Nonbinary Life: Meditations on Post-gender Phenomenology


I call myself nonbinary but that’s just a convenient fiction, like all genders. In reality, I don’t know what “I” am except that I am an “I,” a human being with a particular set of ever-changing beliefs, desires, and dispositions.

And even with that fleeting knowledge, I know that my “I” is also a convenient fiction, a linguistic device of my conscious (and unconscious) mind to encapsulate the mystery that is my inner life.

And my consciousness, the foundation of everything, what is that?

I do not know.

To think it is just the activity of atoms and quarks stretches the imagination.

But to think it is something more sets me before a vista of possibilities truly difficult to behold.

I think “I” am somewhere in between these two views, wherein I do not believe we know what atoms and quarks are capable of.

But something I do know is that I live in a society that loves neat and tidy categorization.

They say you are either one thing or another, with no fuzziness allowed, as if the multiplicity of my being could possibly fit into the political caricatures of “man” or “woman.”

I have been on hormones for almost six years along with a legally different name and a quasi-feminine, slightly androgynous appearance.

Many people who do not know me assume I am a trans woman.

While by definition I am trans, I do not consider “trans woman” the best label to describe me.

The closest label is “nonbinary” but even that is deficient. Because it is not that I see myself outside of the gender binary, it’s that I just really don’t care.

I am deeply agnostic about my gender and that stems mostly from no longer caring about gender.

While I do not wish to demean the much-needed efforts for gender liberation (a cause I whole-heartedly support), in my own personal phenomenology, I hardly think of gender anymore.

That’s not quite true. I think of gender whenever society, work, and culture makes me think of gender, which is frequent, given the social conditioning of our gendered and normative culture.

But in my best moments, the moments where I am truly myself, where I am in a flow state, I am not thinking of gender. I am not experiencing myself as being gendered.

I am not writing “as a woman,” or “as a man,” or “as a nonbinary person.” I am writing as a person. A human being. A thinker. A philosopher.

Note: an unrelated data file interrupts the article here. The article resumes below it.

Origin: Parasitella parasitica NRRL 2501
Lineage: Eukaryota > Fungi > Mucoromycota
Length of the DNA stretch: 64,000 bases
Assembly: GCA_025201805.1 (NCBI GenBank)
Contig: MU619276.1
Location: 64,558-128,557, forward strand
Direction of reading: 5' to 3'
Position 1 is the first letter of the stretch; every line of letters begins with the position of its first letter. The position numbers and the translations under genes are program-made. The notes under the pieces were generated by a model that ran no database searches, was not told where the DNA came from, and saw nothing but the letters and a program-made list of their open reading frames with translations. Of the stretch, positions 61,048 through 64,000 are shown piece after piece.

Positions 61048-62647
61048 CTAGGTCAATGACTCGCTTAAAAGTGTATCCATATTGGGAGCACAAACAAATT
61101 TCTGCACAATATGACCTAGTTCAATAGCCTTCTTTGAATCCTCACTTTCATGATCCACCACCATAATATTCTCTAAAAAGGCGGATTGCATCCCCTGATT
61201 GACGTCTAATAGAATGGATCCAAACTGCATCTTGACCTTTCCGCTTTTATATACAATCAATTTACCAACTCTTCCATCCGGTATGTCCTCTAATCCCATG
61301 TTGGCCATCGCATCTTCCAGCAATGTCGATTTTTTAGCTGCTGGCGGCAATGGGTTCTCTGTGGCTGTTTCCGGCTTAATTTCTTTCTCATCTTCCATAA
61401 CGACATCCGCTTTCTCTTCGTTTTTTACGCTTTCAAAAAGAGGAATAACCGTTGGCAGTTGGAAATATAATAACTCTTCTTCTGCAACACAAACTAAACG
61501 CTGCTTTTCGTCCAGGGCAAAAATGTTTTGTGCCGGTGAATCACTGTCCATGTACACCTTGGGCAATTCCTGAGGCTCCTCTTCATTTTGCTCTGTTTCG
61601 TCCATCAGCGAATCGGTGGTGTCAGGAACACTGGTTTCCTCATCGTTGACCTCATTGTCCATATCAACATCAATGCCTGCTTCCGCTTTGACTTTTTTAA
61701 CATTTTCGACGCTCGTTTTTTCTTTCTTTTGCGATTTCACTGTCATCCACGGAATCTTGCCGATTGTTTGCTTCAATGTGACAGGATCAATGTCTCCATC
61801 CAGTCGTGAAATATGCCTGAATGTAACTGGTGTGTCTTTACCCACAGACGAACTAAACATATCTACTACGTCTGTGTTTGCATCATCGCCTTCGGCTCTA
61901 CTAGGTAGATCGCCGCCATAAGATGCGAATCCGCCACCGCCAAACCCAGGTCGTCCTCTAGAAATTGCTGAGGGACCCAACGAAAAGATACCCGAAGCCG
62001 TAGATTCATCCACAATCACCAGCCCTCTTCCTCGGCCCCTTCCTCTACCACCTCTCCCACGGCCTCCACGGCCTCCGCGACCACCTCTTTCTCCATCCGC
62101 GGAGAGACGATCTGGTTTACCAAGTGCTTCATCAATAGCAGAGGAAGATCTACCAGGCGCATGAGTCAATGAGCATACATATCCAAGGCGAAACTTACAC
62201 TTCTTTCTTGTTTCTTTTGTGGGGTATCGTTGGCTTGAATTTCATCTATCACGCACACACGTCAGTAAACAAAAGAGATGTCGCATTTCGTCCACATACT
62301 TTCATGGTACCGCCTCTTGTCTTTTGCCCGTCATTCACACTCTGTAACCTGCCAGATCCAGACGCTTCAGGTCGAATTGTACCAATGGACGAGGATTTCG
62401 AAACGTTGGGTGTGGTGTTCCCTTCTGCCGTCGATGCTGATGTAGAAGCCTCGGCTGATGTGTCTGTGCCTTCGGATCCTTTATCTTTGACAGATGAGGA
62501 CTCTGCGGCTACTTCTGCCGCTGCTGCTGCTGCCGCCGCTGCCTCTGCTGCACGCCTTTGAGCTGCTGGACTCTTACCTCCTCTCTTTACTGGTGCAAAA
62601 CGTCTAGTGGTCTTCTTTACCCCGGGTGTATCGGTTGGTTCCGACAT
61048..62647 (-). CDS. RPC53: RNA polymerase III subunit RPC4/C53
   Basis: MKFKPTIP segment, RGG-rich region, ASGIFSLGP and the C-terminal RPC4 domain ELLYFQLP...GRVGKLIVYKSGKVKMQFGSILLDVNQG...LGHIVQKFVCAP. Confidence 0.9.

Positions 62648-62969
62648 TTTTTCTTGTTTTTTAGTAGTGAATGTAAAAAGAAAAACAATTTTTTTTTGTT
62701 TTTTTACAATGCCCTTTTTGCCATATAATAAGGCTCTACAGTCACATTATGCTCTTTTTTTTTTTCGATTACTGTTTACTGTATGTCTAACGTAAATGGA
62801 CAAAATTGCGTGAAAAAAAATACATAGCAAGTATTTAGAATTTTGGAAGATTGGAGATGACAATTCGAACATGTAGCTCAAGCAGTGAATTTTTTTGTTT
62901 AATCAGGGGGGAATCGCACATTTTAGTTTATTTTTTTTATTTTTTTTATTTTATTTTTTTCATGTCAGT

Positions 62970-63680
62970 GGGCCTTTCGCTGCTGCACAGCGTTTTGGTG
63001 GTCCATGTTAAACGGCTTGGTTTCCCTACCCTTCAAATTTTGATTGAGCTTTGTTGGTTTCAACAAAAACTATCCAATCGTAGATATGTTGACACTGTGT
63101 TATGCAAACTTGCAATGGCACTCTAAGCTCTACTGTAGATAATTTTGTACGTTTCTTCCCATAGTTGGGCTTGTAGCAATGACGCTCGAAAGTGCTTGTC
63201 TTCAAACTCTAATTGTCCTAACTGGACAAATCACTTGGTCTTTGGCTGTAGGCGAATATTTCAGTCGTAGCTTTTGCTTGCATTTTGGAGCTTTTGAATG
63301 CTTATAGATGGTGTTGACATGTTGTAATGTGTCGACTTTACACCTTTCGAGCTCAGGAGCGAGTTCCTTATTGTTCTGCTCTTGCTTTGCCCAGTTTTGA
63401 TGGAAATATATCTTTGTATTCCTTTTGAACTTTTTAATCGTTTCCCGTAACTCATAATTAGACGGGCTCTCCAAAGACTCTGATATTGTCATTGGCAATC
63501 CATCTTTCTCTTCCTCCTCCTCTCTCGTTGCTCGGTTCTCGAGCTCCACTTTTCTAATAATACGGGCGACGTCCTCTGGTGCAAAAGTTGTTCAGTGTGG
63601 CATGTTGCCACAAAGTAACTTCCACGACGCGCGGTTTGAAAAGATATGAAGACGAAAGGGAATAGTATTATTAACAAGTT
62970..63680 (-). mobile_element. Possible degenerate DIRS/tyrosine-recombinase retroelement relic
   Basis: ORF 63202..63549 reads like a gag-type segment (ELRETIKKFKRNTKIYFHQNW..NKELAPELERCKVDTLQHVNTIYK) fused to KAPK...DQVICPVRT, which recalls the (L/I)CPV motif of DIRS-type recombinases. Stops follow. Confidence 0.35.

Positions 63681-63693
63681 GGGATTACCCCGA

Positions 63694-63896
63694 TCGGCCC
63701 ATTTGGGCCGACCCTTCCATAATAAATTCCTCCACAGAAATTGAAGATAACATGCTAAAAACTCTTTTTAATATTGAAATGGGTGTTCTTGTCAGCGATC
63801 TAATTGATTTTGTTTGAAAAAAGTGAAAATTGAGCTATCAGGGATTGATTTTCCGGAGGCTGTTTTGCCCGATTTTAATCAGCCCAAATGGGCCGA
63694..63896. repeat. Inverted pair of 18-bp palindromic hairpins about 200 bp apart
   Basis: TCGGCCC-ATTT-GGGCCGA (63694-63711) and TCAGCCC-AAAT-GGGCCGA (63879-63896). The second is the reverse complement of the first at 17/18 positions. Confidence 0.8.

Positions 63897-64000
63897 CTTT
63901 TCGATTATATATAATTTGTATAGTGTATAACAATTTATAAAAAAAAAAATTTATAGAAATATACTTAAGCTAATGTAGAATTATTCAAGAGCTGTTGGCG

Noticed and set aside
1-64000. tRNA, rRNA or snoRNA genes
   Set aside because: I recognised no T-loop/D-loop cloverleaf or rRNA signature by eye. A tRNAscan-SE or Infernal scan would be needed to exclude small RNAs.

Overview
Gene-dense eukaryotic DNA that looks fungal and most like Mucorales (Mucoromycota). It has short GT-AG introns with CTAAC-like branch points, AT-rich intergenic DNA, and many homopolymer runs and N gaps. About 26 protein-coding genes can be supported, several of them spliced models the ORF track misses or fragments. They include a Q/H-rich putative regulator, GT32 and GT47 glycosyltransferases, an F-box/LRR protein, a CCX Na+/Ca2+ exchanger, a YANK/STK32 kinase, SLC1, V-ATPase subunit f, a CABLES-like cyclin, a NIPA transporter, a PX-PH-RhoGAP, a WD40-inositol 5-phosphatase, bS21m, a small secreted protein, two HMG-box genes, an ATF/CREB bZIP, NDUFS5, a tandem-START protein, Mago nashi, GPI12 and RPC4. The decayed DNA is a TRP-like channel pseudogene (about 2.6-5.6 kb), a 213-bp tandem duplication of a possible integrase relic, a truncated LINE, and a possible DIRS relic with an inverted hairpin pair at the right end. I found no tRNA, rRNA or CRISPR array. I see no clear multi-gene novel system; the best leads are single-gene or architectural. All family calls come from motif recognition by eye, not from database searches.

In my best moments, I am post-gender.

Caveat: I am not saying it would be better if everyone thought in this way. I am merely describing my own phenomenology and my own aspirations.

While my trans experience and my gendered body do influence my consciousness, when I am truly living in the moment I do not think of these things through the lens of gender. I do not have a gendered body. I just have a body. There are just parts, which do things, which embody my consciousness.

Do not get me wrong, I occasionally still experience gender dysphoria. The reality of social gender and the reality of my body sometimes comes crashing into my consciousness, especially insofar as there are discrepancies and anomalies with respect to what’s “normal” or “expected” for someone born with my bodily phenotype.

However, what I am saying is that I am my happiest when I am not contemplating my gender.

One might think this is a privilege, to be able to not think of my gender. That many women would love to not be able to think of their gender.

And I would agree with this statement, which is why I do not take it for granted. I cherish my ability to experience the world beyond the lens of my own gender, to truly not care what I am or who I am.

It leaves me free to focus on my post-gender goals. To write and think. To achieve financial independence. To create art. To love and be loved for who I am. For who I truly am, and not just the fictional shell I necessarily project in virtue of my superficial physical and social cues.

And for me, that is true freedom. Freedom from gender. I do not believe I will ever achieve this goal, insofar as it is dependent on radical changes in society. But the small moments of freedom can be stitched together across time into a coherent narrative that lends itself to my happiness.

And like I said, I do not wish this state of being on anyone who does not want it. For people who love their own sense of gender, for those who have fought very hard to live their gender in its fullest extent free from social torment, I applaud them and support them in their gendered quest.

I want everyone to be happy with their gender or lack of gender. In this sense, I am a true gender liberal. Everyone should have the freedom to decide for themselves how to experience themselves with respect to the concept of gender.

But for me, I will continue dreaming about a post-gender life.

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